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M3 princess
12-19-1998, 11:58 PM
Has anyone here tried changing the gear ratio in their M3?<br>The stock ratio is 323. Would changing to something like a 346 make a worthwhile difference? I have a 97 M3 with a mcturbocharger on it.<p>M3 princess

Bruce
12-20-1998, 12:12 AM
suzy...i understand the nick, but most people on here may not :)<p>Bruce<br>98 M roadster<br>01 E46 M3

m3niko
12-20-1998, 08:50 AM
Suzy,<p>Going to a numerically higher gear ratio with a turbocharged engine will not make the car faster. Turbos work when the engine is under load. By letting the engine wind up quicker (with a 3.46 gear ratio), the engine will have less load on it, hence less time under boost. I'm sure you've noticed that you're making a whole lot more power when the engine is under boost. You want a low numberical gear ratio to keep the engine under load, hence the turbo will be boosting and providing more power.<p>N/A and centrifugally supercharged cars are another matter. A N/A car needs the proper gear ratio to get the engine into its powerband quickly. A cent. S/C car needs a higher ratio (numerically) to spin up the S/C quickly, since it makes boost w/rpm, not load.<p>Nick<p><br><i>: Has anyone here tried changing the gear ratio in their M3?<br>: The stock ratio is 323. Would changing to something like a 346 make a worthwhile difference? I have a 97 M3 with a mcturbocharger on it.<p>: M3 princess<p></i>

PM3
12-20-1998, 06:36 PM
With my friends AA stage II/Gen II, first gear was useless, and the car didn't even boost properly until 3rd gear, where it really rocked. Your car (if I recall makes around 330hp) is probably set up nicely with the ratios. With you going to higher ratios and shorter gearing, it seems that you would be getting closer to those ratio problems my friend has..<p>PM3<br>www.geocities.com/motorcity/pit/7144<br>(Pablo Mazlumian)<p><i>: Suzy,<p>: Going to a numerically higher gear ratio with a turbocharged engine will not make the car faster. Turbos work when the engine is under load. By letting the engine wind up quicker (with a 3.46 gear ratio), the engine will have less load on it, hence less time under boost. I'm sure you've noticed that you're making a whole lot more power when the engine is under boost. You want a low numberical gear ratio to keep the engine under load, hence the turbo will be boosting and providing more power.<p>: N/A and centrifugally supercharged cars are another matter. A N/A car needs the proper gear ratio to get the engine into its powerband quickly. A cent. S/C car needs a higher ratio (numerically) to spin up the S/C quickly, since it makes boost w/rpm, not load.<p>: Nick<p>: <br>: : Has anyone here tried changing the gear ratio in their M3?<br>: : The stock ratio is 323. Would changing to something like a 346 make a worthwhile difference? I have a 97 M3 with a mcturbocharger on it.<p>: : M3 princess<p></i>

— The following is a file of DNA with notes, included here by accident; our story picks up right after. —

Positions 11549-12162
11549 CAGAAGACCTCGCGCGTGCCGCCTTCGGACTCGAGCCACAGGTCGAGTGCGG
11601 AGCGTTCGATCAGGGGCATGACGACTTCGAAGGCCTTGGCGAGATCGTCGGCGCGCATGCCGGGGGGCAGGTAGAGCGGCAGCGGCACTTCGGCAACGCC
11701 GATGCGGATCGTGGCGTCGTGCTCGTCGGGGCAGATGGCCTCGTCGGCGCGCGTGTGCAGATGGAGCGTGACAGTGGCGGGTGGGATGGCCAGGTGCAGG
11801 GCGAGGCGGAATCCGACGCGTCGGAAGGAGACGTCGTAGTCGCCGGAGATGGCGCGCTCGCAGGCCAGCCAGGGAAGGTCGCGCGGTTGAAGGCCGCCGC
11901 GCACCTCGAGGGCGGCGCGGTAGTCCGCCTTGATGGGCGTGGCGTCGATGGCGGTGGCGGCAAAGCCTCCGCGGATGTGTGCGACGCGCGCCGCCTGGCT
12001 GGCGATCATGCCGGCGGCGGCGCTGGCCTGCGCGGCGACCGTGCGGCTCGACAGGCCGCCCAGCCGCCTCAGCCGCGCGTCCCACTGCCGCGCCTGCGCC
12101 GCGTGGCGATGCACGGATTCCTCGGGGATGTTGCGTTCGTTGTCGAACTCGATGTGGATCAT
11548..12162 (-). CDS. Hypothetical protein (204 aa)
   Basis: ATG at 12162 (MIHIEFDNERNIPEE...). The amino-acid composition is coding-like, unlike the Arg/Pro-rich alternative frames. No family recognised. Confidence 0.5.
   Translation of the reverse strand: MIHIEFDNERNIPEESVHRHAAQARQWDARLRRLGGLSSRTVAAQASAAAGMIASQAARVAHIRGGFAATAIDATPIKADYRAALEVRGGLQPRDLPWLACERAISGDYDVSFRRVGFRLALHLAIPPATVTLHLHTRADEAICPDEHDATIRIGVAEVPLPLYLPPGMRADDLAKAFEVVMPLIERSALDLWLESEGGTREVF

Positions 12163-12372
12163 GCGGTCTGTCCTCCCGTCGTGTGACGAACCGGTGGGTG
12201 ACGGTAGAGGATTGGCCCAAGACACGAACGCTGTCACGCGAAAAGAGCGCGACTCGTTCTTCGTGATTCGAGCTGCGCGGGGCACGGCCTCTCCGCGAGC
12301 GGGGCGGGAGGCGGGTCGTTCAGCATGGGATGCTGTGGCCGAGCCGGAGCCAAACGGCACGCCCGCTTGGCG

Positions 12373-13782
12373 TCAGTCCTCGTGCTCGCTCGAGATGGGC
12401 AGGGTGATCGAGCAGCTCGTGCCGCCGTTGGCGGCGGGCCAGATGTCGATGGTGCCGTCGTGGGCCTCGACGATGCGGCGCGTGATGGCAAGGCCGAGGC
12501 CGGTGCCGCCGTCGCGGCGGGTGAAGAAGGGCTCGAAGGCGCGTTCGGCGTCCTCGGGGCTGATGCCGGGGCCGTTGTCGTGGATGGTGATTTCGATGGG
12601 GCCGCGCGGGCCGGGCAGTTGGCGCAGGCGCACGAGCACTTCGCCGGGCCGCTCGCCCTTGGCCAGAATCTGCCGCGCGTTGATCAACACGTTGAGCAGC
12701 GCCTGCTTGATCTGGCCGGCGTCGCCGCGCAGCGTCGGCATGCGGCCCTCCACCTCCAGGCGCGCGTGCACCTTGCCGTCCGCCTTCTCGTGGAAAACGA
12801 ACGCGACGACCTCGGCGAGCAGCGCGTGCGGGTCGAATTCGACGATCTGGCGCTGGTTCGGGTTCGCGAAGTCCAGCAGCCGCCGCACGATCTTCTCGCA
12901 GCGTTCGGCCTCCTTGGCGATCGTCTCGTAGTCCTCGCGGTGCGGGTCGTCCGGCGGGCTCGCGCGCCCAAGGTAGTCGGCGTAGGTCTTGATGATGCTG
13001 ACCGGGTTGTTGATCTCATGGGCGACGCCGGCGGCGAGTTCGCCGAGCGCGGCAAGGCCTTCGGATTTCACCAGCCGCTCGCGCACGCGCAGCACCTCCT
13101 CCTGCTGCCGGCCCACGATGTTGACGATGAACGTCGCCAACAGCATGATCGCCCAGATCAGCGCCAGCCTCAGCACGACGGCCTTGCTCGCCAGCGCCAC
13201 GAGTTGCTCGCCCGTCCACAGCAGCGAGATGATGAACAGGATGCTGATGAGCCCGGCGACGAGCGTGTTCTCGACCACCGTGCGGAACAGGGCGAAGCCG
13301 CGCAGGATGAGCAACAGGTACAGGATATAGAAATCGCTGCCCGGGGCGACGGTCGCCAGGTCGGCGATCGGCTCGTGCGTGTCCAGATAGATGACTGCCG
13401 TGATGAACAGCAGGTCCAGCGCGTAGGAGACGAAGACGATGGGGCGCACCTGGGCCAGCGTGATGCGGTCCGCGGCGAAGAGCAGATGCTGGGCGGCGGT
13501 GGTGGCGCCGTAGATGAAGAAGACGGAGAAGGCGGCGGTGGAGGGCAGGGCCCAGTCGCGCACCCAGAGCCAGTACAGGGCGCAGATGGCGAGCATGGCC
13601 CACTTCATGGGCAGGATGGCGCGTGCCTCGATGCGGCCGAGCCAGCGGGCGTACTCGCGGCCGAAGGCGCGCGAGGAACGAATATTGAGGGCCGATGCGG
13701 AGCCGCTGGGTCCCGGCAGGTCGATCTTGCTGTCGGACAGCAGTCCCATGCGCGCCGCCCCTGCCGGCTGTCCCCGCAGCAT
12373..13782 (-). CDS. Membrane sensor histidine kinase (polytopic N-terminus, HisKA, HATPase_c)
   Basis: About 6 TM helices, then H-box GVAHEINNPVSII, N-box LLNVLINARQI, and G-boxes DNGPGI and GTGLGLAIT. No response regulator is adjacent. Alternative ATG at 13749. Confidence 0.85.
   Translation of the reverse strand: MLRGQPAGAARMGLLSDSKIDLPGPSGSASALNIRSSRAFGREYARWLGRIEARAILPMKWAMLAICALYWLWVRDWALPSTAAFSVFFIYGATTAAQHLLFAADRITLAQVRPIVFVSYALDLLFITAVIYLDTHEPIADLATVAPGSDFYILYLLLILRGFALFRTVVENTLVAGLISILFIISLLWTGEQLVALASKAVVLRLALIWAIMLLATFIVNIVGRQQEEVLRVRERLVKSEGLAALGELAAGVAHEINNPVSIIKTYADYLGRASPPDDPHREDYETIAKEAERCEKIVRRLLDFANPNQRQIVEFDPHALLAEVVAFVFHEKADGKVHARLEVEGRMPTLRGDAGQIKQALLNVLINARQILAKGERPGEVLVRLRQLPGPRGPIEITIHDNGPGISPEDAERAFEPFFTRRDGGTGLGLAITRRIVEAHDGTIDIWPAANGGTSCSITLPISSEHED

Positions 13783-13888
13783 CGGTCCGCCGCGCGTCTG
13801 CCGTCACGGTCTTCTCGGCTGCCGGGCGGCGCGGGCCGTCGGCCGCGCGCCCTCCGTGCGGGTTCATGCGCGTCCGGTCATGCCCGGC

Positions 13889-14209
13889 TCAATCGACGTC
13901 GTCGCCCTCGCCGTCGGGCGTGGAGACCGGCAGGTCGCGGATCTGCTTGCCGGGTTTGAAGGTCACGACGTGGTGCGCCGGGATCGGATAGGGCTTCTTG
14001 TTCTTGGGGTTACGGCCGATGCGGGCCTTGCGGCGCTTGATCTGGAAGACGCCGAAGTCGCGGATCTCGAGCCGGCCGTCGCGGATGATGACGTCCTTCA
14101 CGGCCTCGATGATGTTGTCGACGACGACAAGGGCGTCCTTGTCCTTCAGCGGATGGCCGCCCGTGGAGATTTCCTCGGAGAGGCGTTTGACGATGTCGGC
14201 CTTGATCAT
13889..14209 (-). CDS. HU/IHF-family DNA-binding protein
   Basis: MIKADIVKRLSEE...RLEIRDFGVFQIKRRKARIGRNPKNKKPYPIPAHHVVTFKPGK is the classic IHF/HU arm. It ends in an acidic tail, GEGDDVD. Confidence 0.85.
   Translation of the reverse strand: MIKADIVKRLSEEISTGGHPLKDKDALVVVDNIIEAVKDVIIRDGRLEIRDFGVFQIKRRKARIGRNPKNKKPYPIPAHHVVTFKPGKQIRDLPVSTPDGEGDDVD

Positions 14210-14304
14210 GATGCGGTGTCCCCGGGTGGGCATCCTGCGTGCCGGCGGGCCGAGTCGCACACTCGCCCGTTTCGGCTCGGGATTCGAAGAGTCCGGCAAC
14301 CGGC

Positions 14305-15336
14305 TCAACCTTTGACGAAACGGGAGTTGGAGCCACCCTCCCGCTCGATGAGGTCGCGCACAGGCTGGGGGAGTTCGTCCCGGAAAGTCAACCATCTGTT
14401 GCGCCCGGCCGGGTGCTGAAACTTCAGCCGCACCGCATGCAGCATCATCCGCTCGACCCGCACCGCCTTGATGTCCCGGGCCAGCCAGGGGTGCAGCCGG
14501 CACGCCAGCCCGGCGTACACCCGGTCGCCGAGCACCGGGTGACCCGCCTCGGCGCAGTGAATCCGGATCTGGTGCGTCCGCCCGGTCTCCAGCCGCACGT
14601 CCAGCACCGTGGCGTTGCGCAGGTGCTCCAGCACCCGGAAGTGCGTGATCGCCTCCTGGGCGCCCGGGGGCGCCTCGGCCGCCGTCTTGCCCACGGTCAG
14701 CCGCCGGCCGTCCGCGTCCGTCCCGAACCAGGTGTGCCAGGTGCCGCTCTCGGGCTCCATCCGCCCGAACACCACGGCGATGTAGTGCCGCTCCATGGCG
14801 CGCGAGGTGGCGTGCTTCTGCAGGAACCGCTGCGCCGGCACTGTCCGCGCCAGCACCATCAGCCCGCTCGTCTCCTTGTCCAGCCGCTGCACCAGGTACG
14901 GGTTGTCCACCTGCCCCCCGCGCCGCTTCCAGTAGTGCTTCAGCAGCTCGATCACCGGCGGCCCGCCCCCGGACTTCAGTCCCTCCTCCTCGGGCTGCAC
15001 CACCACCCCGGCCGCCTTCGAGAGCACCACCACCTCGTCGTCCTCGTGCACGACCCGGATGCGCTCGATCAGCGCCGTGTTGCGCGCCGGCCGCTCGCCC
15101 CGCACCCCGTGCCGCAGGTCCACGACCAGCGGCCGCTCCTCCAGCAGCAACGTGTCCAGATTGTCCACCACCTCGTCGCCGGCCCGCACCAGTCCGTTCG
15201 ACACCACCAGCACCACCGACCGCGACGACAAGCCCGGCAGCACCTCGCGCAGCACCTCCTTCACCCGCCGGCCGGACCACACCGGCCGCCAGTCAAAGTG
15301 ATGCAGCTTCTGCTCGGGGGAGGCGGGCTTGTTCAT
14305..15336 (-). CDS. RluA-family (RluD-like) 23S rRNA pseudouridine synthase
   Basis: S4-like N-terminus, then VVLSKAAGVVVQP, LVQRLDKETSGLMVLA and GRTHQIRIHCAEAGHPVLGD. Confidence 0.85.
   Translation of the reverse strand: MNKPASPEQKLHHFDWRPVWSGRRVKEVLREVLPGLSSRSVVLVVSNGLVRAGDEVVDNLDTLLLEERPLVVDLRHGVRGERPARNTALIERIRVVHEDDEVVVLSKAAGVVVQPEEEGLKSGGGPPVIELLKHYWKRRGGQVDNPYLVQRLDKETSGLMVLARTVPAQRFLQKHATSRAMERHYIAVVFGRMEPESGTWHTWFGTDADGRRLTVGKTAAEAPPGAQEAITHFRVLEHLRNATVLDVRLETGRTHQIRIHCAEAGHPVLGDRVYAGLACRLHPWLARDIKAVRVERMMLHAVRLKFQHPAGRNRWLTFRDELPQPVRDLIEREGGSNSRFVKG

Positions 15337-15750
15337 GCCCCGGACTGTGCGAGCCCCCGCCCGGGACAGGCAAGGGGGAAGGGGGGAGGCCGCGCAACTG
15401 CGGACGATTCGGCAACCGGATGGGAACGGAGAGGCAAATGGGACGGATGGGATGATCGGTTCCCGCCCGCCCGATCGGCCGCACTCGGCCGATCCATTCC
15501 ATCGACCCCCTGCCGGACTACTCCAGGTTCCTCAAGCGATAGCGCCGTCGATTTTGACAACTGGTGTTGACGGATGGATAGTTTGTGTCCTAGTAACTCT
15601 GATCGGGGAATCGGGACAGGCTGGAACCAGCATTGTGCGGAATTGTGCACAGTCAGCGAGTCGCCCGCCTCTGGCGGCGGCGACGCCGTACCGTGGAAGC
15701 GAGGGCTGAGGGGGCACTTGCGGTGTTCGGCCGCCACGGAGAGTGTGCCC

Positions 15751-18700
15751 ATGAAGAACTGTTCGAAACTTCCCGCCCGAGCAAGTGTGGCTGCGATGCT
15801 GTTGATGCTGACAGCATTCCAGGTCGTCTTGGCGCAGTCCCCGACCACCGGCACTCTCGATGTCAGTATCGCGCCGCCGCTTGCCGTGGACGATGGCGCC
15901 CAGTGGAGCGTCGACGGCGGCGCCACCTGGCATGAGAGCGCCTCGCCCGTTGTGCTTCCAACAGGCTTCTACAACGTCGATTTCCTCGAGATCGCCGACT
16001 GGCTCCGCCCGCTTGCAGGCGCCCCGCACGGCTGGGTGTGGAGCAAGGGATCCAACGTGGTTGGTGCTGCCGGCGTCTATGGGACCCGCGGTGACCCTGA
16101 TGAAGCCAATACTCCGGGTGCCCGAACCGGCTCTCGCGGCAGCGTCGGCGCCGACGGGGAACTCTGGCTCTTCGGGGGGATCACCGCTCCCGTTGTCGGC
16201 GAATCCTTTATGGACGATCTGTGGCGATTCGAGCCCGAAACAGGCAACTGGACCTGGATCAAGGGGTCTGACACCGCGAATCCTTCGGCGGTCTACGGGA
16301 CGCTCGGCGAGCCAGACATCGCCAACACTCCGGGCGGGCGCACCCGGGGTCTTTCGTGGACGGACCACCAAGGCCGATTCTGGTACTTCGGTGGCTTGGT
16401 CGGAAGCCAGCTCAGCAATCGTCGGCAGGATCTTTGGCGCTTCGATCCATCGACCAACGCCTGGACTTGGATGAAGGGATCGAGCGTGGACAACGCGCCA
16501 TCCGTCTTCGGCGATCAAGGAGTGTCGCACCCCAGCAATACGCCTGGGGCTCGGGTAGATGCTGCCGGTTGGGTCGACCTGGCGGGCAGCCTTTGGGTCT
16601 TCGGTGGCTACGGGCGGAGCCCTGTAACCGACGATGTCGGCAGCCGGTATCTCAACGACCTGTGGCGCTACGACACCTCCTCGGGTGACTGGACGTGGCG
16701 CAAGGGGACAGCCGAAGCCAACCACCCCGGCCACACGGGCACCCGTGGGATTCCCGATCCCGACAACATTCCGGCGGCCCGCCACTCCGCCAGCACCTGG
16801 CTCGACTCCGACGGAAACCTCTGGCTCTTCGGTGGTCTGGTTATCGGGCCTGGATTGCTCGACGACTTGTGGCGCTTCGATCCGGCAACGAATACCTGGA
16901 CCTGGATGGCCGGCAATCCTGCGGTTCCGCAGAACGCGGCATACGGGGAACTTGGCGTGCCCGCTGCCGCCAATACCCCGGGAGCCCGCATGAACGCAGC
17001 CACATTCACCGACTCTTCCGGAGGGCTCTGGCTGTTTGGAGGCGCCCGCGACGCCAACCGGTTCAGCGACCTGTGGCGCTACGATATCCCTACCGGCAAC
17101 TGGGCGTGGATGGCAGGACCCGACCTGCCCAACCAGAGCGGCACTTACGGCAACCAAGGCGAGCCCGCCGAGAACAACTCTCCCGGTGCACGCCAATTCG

David
12-21-1998, 12:31 PM
I changed from a 3.15 to a 3.46 on my 95 M3. Changing the gearing is a trade off. You will gain in acceleration but you will loose top speed. In the jump I made it cost me about 500rpm per gear. On the otherhand the car is a jackrabbit that will break traction if you are not carefull. This is about the top ratio you want to go to and still have a street/track car.<p>

john W
12-26-1998, 12:42 PM
Best to leave the 3.23, multiplying 1st gear (4.20)times 3.23 leaves 13.56. Best range is 12-14. Anything higher winds the engine up too quick...you have to shift sooner and often can lose traction if not careful. BMW engineers have set the engine power band and tranny/rear end ratio gears to match nearly max. acceleration in 1st/2nd gears while still retaining fairly good driveability on the highway. Hard to improve on what they've done. Perhaps, when the M3 gets a 6-speed, they may increase the rear end ratio ever so slightly.<br>On my previous vette, I changed the 3.08 ratio to a 3.75 which put the overall multiplier to over 14. The car was like a Mack truck off the line, but you had to shift quick and the backend lost traction nearly every time. Alot of power, but some loss in workable acceleration.


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